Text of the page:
Japan: Tokyo


Days spent: 4
Come here if you want: 

  • A Big City
  • The BEST, freshest sushi
  • Beautiful Temples

ImageHow we got there (From Los Angeles):

  • Los Angeles (LAX) direct to Tokyo Narita Airport (NRT) = 12 hours
  • Private car from Narita to our Hotel in Tokyo via TokyoAirporter.com (around $225, which was the cheapest that we could find) = 2.0 hours


Tip: Take the time to understand the JR Line and Tokyo Metro. It will be the best and cheapest way to navigate Tokyo. People are really nice in Tokyo and will try hard to help you navigate your way even though there will be a large language barrier.   

Night 1:  Shibuya (must see), known for being the “busiest intersection in the world”. Almost no one in Tokyo spoke English which was pretty shocking at first, but once we got past not being able to communicate, we enjoyed walking around Shibuya and pointing at pictures of food on menus to order. If you have a panic attack around the language barrier, go grab a drink at a English Pub nearby if you want to find some foreigners to point you in the right direction.


Day 2: We were jet lagged and not up in time for the live fish auction at Tsukiji Fish Market, but we got to walk around, see the market and eat at one of the many places adjacent to the fish market that served really fresh sushi. The line for Sushi Dai (most famous in the area) was easily 3 hours long, but we went to another spot around the corner, waited in line for about 45 minutes, and it was the best tuna I’ve ever eaten. We also checked out the Roppongi area which is pretty heavily populated by foreigners and has good food and bars.


Day 3:  The Tokyo Sky Tree is the tallest tower in Tokyo located in Sumida.  It’s main purpose is for broadcasting, but has become a major tourist spot. The area around it did not offer much and the lines to go up to the top made Disneyland lines look like a breeze, so we opted to skip going to the top and went to the top of other tall buildings to get the same effect. We walked to the Sensoji Temple (must see) in Asakusa, which is one of the largest temples in the area. Admission was free and it was a beautiful and tranquil spot in the midst of a large city.  We took the metro from here to Shinjuku and had an exquisite lunch at the Park Hyatt. (See under Food: Notable Meals). It was definitely a memorable lunch experience. We rounded out our day by visiting Harajuku which you may recognize from a Gwen Stefani song “Harajuku Girls”. This area was fascinating, because all of Tokyo was very conservative and formal, yet Harajuku was very much counterculture with it’s multicolored dyed hair, extravagant makeup, and anime costumes.


Day 4: This was my favorite day in Tokyo. We spent the whole morning at the Meiji Shrine (must see) in Shibuya which was GORGEOUS.  We walked around for hours, soaking in the beautiful scenery and enjoyed the simple, yet unique architecture of the shrines and torii gates. I recommend reserving at least 2 hours to walk around.


Day 5: Before we left for Shanghai, we walked to the Imperial Palace by our hotel. This is definitely something that you can skip. There really wasn’t much to see and you could not get close to anything of significance.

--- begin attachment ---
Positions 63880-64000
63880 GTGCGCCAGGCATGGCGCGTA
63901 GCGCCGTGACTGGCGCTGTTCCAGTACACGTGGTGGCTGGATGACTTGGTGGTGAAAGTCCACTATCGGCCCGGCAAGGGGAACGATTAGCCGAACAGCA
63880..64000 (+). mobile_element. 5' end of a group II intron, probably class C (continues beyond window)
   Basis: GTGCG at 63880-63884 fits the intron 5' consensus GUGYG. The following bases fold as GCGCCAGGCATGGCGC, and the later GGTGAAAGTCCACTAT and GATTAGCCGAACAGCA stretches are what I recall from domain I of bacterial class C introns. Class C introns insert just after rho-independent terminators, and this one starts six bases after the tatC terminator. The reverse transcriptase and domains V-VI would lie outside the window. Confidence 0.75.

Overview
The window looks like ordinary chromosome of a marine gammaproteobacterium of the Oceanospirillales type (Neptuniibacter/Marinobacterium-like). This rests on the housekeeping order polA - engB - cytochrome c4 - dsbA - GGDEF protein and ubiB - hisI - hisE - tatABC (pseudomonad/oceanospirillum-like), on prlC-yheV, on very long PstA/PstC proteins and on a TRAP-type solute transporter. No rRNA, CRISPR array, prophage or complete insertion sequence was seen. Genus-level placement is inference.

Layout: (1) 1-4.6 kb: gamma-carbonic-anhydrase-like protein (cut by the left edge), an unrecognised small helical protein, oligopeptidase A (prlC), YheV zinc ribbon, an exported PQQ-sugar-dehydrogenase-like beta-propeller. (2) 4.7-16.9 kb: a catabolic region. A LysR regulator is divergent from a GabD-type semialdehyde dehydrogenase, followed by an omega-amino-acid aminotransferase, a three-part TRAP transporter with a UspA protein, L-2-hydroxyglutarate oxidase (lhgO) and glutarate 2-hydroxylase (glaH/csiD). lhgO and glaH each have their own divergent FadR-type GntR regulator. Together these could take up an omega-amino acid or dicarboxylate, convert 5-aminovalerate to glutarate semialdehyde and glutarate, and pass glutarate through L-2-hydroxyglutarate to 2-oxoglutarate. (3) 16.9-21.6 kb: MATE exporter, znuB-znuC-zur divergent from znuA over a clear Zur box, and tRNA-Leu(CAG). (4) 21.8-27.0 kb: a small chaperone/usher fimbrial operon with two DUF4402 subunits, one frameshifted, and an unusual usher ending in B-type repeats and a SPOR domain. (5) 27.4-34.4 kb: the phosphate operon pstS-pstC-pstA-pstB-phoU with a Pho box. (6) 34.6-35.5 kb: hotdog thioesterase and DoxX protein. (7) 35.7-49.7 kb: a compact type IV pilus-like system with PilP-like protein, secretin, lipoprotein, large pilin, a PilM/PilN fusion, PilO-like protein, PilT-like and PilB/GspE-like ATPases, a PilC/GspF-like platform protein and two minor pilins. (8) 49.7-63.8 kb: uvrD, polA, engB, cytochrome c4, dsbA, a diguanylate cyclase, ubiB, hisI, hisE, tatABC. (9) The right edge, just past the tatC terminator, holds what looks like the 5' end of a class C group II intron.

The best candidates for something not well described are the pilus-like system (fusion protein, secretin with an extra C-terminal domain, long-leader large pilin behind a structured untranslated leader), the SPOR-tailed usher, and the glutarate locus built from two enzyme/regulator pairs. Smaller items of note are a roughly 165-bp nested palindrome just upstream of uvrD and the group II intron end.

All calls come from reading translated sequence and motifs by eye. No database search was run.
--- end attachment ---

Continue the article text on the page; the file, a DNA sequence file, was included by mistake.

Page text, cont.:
AccommodationsHotel Monterey Hanzomon (Rating: B)  http://www.hotelmonterey.co.jp/en/htl/hanzomon/) . We stayed at this hotel for 4 nights. For the price, this was the best 3/4 star hotel that we could ask for ($150/night). The location was pretty central and was right next to the Hanzomon station which made it very convenient to get around.  The rooms are TINY, so hopefully you have small suitcases. The room was clean and it served it’s purpose which was primarily just for sleeping and being central so we could drop items off at the hotel when we were out all day. We spent very little time in our room so this worked well for us.

Climate:  November (Late Autumn, Early Winter) Low of 50 high of 65. Few showers.
Food- Notable Meals:

  • Tsukiji Fish Market (Rating; A) You MUST go to the fish market and wait in a long line to have the best, freshest sushi. Eat at one of the many places adjacent to the fish market that serve really fresh sushi. We waited in line for about 45 minutes and it was well worth it. The best tuna I’ve ever eaten (and it was cheap).
  • New York Grill (Rating; A-) at the Park Hyatt Shinjuku (http://tokyo.park.hyatt.com/en/hotel/dining/NewYorkGrill.html) This restaurant was made famous in Lost in Translation  and sits on the 52nd Floor of the Hyatt Hotel in Shinjuku. This meal was exquisite. Amazing food, service, and views of all of Tokyo and Mt. Fuji.
  • Fukuzushi (Rating: B) in Roppongi.(http://www.roppongifukuzushi.com/e_fukuzushi/e_fukuzushi.html) Really good sushi, but it was SO expensive for the amount that you got. Ambiance and service was good, but after eating the best sushi at the fish market for 1/3 the cost, it was hard to enjoy the meal.

Glad I brought:

  • Money. Tokyo is REALLY expensive. Find a credit card with no international fees (We used a Capital One Card) and an ATM card that doesn’t have withdrawl fees (We used Union Bank)
  • Walking shoes
  • Nice outfits, the culture is very sophisticated and proper. You will not see people in sweat pants or even jeans on the metros. We were shocked that people were even in suits on Sundays.

Overall, we LOVED Tokyo and everything it offered.

4 responses to “Japan: Tokyo

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